Dengue occurs in moist habitats in tropical and subtropical environments worldwide and in the southeastern US, with climate change promoting spread of the disease to the north.
Dengue primarily affects humans and is spread by non-native Aedes mosquitoes.
Dengue causes flu-like symptoms in some people and no visible signs of infection in others.
Zika virus was introduced into the Americas in 2015 and has spread to many US territories, with many imported cases in the US. Only 1 in 5 people infected will get sick.
Symptoms develop 3-14 days after infection and include fever, joint aches, rash, and red eyes. Zika infection during pregnancy can cause miscarriages, brain damage and microcephaly in the fetus. There have also been increased reports of Guillain-Barre syndrome, a paralytic condition, that may be associated with Zika infection.
Zika is spread by non-native Aedes mosquitoes, sexual transmission, and from a mother to fetus. Wildlife do not play a role in maintaining or transmitting the virus.
Eastern Equine Encephalitis (EEE)
Eastern Equine Encephalitis (EEE) is a viral mosquito-borne disease occurring in wooded wetland habitats in the Gulf Coast and Atlantic states and Great Lakes region of the US.
The disease affects humans and animals including birds, horses, and sometimes other mammals including deer.
Most humans do not develop any symptoms of EEE. Less commonly, severe EEE can cause seizures, confusion and life-threatening swelling of the brain in humans.
La Crosse Encephalitis
La Crosse Encephalitis occurs in forests in the Midwestern, mid-Atlantic, and southeastern US.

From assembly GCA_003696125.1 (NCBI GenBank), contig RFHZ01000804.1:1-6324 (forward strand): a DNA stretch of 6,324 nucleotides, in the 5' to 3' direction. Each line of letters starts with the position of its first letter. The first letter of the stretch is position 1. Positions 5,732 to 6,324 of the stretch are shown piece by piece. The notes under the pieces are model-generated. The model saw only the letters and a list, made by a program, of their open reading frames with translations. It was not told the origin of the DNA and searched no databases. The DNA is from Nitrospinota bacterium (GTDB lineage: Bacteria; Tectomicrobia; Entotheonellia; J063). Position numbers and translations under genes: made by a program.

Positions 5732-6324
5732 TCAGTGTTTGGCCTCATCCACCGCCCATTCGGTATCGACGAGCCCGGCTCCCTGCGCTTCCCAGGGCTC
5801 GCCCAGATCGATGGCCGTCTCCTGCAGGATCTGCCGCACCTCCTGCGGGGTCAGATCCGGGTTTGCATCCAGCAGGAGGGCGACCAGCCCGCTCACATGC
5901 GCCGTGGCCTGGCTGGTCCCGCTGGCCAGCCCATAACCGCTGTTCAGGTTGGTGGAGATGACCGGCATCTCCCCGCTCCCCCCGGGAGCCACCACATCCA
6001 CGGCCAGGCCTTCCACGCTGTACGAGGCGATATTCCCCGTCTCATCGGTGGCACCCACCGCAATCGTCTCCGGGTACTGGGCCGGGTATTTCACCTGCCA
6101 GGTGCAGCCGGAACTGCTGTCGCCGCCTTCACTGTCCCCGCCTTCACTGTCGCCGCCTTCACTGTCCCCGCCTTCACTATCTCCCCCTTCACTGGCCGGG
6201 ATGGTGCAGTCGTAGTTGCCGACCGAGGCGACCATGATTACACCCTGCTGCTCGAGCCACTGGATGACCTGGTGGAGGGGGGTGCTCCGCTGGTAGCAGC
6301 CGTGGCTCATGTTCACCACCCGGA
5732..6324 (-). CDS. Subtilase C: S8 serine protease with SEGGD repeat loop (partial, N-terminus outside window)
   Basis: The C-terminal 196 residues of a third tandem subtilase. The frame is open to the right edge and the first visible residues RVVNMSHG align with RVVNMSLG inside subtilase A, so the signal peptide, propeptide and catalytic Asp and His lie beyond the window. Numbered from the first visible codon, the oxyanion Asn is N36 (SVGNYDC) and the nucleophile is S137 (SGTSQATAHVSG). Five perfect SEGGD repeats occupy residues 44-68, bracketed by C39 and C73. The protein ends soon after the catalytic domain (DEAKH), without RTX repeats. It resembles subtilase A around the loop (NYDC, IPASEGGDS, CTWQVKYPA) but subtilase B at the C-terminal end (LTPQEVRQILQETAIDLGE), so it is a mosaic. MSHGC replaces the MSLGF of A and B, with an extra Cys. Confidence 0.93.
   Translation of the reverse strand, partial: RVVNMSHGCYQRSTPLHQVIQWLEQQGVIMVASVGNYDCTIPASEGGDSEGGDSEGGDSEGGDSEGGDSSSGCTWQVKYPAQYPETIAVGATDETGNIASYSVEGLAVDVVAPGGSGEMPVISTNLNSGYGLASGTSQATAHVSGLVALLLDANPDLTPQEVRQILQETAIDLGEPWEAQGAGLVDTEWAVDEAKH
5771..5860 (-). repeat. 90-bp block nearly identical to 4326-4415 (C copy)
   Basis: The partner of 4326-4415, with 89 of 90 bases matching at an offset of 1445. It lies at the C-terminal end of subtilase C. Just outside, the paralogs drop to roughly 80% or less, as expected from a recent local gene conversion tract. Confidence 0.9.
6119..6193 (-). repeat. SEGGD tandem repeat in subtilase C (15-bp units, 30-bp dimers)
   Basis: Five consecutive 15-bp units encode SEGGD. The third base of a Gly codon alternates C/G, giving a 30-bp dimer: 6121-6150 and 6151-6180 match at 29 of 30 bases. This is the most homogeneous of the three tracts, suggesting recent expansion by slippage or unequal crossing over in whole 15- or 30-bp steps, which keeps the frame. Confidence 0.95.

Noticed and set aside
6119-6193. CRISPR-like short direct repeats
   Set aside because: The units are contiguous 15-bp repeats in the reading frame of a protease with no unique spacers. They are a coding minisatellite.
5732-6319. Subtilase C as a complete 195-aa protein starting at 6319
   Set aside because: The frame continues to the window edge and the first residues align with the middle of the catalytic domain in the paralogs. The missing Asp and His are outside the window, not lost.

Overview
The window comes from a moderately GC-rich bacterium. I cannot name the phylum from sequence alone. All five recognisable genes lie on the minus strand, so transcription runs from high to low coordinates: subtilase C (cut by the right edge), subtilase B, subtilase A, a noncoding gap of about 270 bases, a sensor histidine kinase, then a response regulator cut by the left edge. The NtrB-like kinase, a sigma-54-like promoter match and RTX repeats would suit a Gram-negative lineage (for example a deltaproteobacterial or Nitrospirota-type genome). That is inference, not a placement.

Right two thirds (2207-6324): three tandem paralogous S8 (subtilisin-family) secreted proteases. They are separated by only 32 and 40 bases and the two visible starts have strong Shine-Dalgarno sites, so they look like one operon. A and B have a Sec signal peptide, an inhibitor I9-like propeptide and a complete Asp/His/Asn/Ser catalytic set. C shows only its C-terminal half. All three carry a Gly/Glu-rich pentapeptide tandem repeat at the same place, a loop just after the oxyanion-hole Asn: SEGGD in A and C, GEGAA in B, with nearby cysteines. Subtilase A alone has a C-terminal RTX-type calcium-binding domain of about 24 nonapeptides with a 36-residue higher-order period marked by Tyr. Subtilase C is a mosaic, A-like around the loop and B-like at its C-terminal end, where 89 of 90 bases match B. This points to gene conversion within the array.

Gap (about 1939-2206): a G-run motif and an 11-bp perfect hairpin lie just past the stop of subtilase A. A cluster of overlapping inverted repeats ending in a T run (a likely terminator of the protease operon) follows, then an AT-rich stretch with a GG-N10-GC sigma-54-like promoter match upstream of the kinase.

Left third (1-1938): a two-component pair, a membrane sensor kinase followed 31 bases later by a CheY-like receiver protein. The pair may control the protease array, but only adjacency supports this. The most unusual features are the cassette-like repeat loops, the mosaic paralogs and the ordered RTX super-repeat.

The disease affects humans and small rodents and is caused by a virus spread by the eastern treehole mosquito (Aedes triseriatus).
La Crosse Encephalitis virus causes no visible signs of infection in most people and flu-like symptoms in some.
Serious cases, most often in children younger than 16 years old, can cause swelling of the brain, which is life threatening and requires emergency medical treatment.
West Nile Virus
West Nile Virus (WNV) occurs throughout the world and is carried by many species of mosquitoes.
The disease is transmitted to humans, birds, and other animals including horses by the bite of infected mosquito.
The majority of infected humans do not develop any symptoms from WNV, although some experience flu-like symptoms and few develop serious neurologic illness.
Birds such as raptors are very susceptible to the disease and often develop severe illness and die. WNV has decreased bird populations in many areas.
Report dead birds to a park ranger as they may indicate that WNV is circulating between birds and mosquitoes.
Western Equine Encephalitis
Western Equine Encephalitis (WEE) is found in grassy, wetland habitats and the plains regions of the western and central US.
The disease affects humans and animals including birds, horses, and sometimes other mammals such as deer.
Most humans do not develop any symptoms of WEE. Less commonly, severe WEE can cause seizures, confusion and life-threatening swelling of the brain in humans.
Biological Resources Division and Office of Public Health
1201 Oakridge Drive, Suite 200
Fort Collins, CO 80525